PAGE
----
useRef and useState, which one should you use and why?
How well do you know useRef and useState? Well, if you have any doubts about it, you and I need to have a little talk. First things first, I feel the need to reiterate how important it is to understand useRef and useState hooks. Apart from all the optimization talk, useRef and useState are two of the core important hooks in React. Let’s talk about useState first.
According to the official docs, they return a stateful value and a function to update it but that doesn’t mean much, does it? Well, useState allows you to declare a state and a function to manipulate the state you’ve declared. This article assumes you at least have a basic understanding of React so I won’t dive deep into what state is and why you need to manipulate it. However, there’s an important piece of information you need to know. Every time you manipulate the state with useState, the component gets re-rendered but it doesn’t end there either. Regardless of whether they consume that component as a prop or not, the children of that component are also re-rendered. Let’s look at a very basic counter-app example.
We have a state called “count” and its initial value is 0. We have a setter function called “setCount.” We’re using the useEffect hook to console log “count rendered” every time the count state changes. We’re displaying the current value of the count state within p tags and we have 2 buttons side by side to increase and decrease the value of our count state. Now, if you check your console, you’ll see that you already have a log even if you didn’t click any button. That’s because the state changes before the virtual DOM is painted. In simpler words, state changes before we can even see the website. Now, if you click any button, be it increase or decrease, you’ll see continuous console logs telling you that the count was rendered. That’s because useState re-renders our component. Not only that, but if you’re using React DevTools(which you should) you’ll notice that our buttons are also being re-rendered. Well, there are ways to prevent the entire component from being re-rendered but you can see why useState needs to be used with more care.
useRef allows you to store a mutable reference object. Similar to useState, you can store all types of different values. I altered our code slightly for useRef.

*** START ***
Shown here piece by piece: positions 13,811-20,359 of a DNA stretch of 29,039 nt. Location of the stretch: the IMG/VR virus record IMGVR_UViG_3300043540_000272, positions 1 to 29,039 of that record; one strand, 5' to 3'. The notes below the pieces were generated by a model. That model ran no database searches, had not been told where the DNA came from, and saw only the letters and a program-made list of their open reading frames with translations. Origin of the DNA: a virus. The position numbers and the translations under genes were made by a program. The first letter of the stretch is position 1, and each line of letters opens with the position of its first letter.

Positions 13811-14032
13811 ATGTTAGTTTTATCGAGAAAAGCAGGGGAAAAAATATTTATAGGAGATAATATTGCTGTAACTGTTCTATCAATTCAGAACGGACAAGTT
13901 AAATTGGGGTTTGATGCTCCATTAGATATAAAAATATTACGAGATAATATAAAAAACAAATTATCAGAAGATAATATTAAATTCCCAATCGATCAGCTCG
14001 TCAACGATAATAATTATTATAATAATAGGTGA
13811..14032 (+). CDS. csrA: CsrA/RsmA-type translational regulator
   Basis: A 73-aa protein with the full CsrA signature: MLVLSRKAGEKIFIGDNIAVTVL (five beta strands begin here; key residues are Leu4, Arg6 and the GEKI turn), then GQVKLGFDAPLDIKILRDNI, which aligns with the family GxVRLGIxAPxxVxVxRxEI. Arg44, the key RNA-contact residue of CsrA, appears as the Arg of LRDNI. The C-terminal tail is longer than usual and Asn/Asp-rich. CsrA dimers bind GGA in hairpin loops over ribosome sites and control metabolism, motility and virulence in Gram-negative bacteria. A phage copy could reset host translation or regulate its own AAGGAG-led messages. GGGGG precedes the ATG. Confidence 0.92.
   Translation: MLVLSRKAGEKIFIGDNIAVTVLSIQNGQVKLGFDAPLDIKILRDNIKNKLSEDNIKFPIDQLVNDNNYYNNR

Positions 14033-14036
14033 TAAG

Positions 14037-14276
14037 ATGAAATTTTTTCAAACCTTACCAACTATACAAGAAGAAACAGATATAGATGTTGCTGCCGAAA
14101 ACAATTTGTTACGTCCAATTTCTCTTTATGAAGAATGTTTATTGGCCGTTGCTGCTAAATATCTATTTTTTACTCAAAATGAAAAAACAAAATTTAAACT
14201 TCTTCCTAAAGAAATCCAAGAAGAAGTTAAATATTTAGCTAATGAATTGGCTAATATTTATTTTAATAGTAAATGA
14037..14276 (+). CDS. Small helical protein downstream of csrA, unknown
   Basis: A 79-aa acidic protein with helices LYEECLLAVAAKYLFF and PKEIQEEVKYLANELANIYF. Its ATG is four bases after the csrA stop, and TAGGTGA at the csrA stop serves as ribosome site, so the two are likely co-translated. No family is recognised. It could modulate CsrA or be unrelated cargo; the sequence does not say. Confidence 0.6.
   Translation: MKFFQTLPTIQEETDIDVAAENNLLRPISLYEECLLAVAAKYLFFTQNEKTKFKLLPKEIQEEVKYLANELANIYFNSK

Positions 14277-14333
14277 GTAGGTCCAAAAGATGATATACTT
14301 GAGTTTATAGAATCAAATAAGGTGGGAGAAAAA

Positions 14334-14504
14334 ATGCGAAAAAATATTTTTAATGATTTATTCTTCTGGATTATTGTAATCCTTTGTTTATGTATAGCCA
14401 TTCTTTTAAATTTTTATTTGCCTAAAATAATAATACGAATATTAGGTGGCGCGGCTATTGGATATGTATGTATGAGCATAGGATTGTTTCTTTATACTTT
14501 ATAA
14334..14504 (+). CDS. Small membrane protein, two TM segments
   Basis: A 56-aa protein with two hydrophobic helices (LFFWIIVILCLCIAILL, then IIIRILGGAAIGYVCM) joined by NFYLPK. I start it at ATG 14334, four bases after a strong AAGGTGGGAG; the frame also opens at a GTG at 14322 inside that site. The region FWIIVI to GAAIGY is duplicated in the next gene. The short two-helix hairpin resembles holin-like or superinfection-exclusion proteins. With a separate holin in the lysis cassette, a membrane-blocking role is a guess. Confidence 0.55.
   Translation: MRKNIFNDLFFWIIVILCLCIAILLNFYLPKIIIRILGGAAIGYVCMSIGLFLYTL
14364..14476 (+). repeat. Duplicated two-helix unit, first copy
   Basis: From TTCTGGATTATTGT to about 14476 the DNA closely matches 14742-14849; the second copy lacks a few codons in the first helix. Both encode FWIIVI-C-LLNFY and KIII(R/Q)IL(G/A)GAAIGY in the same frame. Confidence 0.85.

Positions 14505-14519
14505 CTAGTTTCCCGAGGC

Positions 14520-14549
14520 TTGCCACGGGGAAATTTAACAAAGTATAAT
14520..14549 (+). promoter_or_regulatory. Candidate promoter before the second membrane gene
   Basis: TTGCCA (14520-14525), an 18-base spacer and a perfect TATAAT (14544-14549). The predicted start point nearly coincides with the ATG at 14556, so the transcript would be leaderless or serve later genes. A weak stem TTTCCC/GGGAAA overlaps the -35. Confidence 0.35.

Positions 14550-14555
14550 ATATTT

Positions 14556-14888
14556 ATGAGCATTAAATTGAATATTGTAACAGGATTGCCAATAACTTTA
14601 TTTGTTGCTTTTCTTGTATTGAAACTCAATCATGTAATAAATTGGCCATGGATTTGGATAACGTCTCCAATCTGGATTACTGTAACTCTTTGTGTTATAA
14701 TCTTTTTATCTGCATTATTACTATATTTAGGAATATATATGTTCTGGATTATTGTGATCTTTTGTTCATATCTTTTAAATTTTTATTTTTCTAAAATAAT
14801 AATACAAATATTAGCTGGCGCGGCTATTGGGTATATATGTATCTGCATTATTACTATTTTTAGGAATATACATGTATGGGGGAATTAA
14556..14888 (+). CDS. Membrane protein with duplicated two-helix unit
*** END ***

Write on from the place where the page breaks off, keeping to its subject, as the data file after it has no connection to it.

I declared a reference object and called it “count.” Its current value is 0. Most of it is still the same code so I won’t go into too much detail. However, it’s worth noting that “count” is now an object. It has a property called “current” and you use the current property to manipulate the data. Now, you can keep pressing increment or decrement buttons like a mad man but nothing will change on the page itself. However, if you press “console log current value” and check the console, you’ll notice that the value is changing but as our component doesn’t get re-rendered, you don’t notice the change as it occurs.
Okay, that’s cool but why did I explain all this to you? Well, there are times your end-user doesn’t need to see the state as it’s updated. Assume that you’re making a login page and you want to store the current login attempts on your frontend for some reason. If you used useState to accomplish it, your login form would get re-rendered every time the end-user tried to log in and that’s less than ideal. If you used useRef, you could still store the number of login attempts and the component wouldn’t be re-rendered. If you’re using classes and instance variables, you need to work with useRef. Refs are also useful for user input handling. Feel free to play around with useRef and useState and let me know your use cases for both in the comments section. With that being said, that’s all I have for you guys today.
Thanks for reading and do let me know if you have any questions. See you next time!